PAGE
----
2. NEEDED – These items are likely to create long-term damage to your vehicle if left untreated. They are not safety risks, and we haven’t seen any damage occuring on your vehicle yet.If you choose not to address this item today, monitor that part of the vehicle and consider scheduling this service or repair with your next regular visit with Lowell’s (i.e., the next time you change your oil).
  3. NEEDED SOON – These items are likely to create moderate vehicle damage (less than $750) in the next six months if left untreated. They are not safety risks, but they could be currently damaging your vehicle.If you don’t address this item today, consider scheduling an appointment with us in the next one to two months.
  4. URGENT – These items represent a near-term safety risk or are likely to create significant near-term vehicle damage (over $750) if left untreated. In other words, something could easily go wrong in the near future.If you don’t address this item today, schedule an appointment with us in the next three weeks to repair your vehicle.
  5. CRITICAL – These items are immediate safety risks or are currently creating significant vehicle damage. Vehicles with a CRITICAL classification shouldn’t be driven.If you don’t address this item today, please consider towing the vehicle from the shop.

Based on our experiences with vehicles like yours, we assess how severe the service item could become. Most of our recommendations fall into the DUE BY MILEAGE or NEEDED categories. We only rarely use the URGENT or CRITICAL classifications on a vehicle.

You and your car are unique. You may be able to drive with a problem we’ve identified for quite some time, or you may experience problems sooner than we predicted.

We hope that these categories help give you a general idea of the importance of each item as you review your recommendations. And, as always, you should feel free to contact us whenever you have questions about your invoice or your vehicle.

A Greener Oil Change

Motor oil is pretty nasty stuff — Just one gallon of used oil can contaminate over a million gallons of drinking water. But oil is also a critical part of keeping your car running.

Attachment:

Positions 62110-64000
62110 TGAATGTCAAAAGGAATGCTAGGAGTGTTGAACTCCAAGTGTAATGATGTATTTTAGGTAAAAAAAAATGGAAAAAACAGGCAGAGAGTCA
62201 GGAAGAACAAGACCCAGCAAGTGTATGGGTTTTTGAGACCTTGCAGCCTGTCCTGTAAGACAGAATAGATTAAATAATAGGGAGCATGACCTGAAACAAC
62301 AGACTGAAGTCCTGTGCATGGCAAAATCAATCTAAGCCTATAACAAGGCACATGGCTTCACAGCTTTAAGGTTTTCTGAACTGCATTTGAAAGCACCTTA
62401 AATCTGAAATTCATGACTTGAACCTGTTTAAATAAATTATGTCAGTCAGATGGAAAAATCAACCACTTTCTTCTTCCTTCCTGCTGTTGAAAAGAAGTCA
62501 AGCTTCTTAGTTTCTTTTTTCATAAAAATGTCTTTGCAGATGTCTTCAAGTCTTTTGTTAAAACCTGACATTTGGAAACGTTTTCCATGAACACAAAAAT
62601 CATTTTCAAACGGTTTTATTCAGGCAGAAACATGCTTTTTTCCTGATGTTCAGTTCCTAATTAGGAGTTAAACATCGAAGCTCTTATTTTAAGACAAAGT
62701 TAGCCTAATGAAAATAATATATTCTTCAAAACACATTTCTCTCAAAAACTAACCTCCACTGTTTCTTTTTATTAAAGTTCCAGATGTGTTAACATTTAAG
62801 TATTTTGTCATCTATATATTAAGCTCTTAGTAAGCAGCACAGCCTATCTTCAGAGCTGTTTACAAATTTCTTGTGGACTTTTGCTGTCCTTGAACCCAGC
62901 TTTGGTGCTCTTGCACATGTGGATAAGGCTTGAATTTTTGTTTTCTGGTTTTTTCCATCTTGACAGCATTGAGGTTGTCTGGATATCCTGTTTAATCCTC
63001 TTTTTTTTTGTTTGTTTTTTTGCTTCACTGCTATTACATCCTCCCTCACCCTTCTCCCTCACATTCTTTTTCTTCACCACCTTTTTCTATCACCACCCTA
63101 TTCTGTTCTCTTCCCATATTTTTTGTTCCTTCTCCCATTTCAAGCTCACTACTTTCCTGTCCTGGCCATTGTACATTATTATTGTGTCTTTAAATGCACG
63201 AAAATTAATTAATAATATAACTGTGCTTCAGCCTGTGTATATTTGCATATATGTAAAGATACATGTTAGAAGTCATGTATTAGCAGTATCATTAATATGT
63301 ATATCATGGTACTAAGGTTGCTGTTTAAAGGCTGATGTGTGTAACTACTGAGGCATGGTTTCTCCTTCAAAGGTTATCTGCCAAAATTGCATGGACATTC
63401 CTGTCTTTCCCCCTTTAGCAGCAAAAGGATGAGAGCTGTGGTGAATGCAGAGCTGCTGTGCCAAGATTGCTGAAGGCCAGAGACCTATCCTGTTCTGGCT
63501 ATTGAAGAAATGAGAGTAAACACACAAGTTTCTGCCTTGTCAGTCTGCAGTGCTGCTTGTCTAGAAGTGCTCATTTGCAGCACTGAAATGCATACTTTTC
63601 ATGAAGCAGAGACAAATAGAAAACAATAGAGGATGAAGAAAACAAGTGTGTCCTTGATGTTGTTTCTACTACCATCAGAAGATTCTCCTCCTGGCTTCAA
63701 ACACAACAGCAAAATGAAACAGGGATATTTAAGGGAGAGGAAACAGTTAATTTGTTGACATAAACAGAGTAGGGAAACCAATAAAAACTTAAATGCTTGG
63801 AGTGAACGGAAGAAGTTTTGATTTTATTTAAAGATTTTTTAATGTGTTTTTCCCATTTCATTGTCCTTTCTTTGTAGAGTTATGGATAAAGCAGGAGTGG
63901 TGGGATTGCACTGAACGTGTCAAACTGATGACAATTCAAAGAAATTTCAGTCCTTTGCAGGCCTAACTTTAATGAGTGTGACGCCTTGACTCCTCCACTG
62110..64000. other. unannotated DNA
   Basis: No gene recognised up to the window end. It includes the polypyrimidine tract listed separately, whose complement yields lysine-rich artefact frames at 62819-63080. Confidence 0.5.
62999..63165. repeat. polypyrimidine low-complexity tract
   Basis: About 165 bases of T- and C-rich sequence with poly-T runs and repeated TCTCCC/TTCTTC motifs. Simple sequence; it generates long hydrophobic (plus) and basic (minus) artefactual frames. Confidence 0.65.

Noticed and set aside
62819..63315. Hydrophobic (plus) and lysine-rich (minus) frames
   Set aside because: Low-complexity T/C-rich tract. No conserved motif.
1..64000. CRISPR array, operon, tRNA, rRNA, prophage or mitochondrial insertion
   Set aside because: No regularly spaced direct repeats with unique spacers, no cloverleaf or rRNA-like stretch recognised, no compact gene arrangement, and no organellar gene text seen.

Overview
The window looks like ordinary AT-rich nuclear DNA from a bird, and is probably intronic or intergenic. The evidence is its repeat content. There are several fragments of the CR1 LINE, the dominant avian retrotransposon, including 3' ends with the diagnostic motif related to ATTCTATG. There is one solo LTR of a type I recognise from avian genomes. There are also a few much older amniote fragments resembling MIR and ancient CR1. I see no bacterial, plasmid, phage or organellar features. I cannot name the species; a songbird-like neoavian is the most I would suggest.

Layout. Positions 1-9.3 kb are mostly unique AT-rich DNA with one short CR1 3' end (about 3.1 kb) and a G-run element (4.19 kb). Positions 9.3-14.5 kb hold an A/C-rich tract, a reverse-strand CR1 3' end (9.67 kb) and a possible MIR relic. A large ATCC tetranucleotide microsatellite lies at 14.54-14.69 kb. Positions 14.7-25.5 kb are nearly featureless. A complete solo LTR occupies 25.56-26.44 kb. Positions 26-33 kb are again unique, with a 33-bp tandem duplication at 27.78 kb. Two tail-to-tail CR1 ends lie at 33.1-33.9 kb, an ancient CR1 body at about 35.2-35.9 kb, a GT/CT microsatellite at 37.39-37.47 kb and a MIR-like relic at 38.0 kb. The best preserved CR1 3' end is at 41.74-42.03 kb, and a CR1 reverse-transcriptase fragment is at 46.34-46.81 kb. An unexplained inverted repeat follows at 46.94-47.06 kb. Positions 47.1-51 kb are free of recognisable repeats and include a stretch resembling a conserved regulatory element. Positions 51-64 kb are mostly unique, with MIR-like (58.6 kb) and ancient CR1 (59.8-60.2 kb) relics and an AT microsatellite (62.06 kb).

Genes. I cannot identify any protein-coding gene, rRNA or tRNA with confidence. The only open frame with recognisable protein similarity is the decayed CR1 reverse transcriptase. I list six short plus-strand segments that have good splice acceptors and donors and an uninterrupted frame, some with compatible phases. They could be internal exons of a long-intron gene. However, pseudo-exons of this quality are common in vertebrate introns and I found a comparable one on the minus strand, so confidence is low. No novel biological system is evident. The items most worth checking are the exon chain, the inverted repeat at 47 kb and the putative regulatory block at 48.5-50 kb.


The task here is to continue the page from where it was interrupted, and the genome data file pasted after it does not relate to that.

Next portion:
For years, Lowell’s has recycled your used oil to ensure it didn’t end up harming the environment. But we never considered using recycled oil in our oil changes…

Until now.

NextGen3Traditionally, re-refined (recycled) oils weren’t good enough for use at Lowell’s. Valvoline — headquarted here in Lexington — has finally changed that.

Related Post: What does Lowell’s do with your old oil?

Lowell’s is pleased to introduce a new, high-quality oil change option featuring a recycled oil from Valvoline.

NextGen motor oil exceeds all major industry standards while using at least 50% recycled oil. Functionally, it is equivalent to our regular Valvoline oil.

But because it uses more recycled oil, NextGen can be made with less energy and pollution (and less international strife, too) than is the case when finding, drilling, extracting, and shipping crude oil from the ends of the earth.

While oil will never be truly environmentally friendly, our oil changes with NextGen have less environmental and geopolitical impact than standard oil changes.

The best part? NextGen oil changes will only cost about $5 more than a ‘normal’ oil change. For now.*

Lowell’s still offers traditional oil changes alongside our new, greener option.

Currently, NextGen is available in 5W-20 and 5W-30 grades — the most common motor oil grades we use for Toyota and Lexus here at the shop. Ironically, this lower-impact product is not (yet) available in the 0W-20 grade used for many newer (2010 or later) hybrid vehicles and Camrys. Just ask us whether NextGen is an option for your vehicle.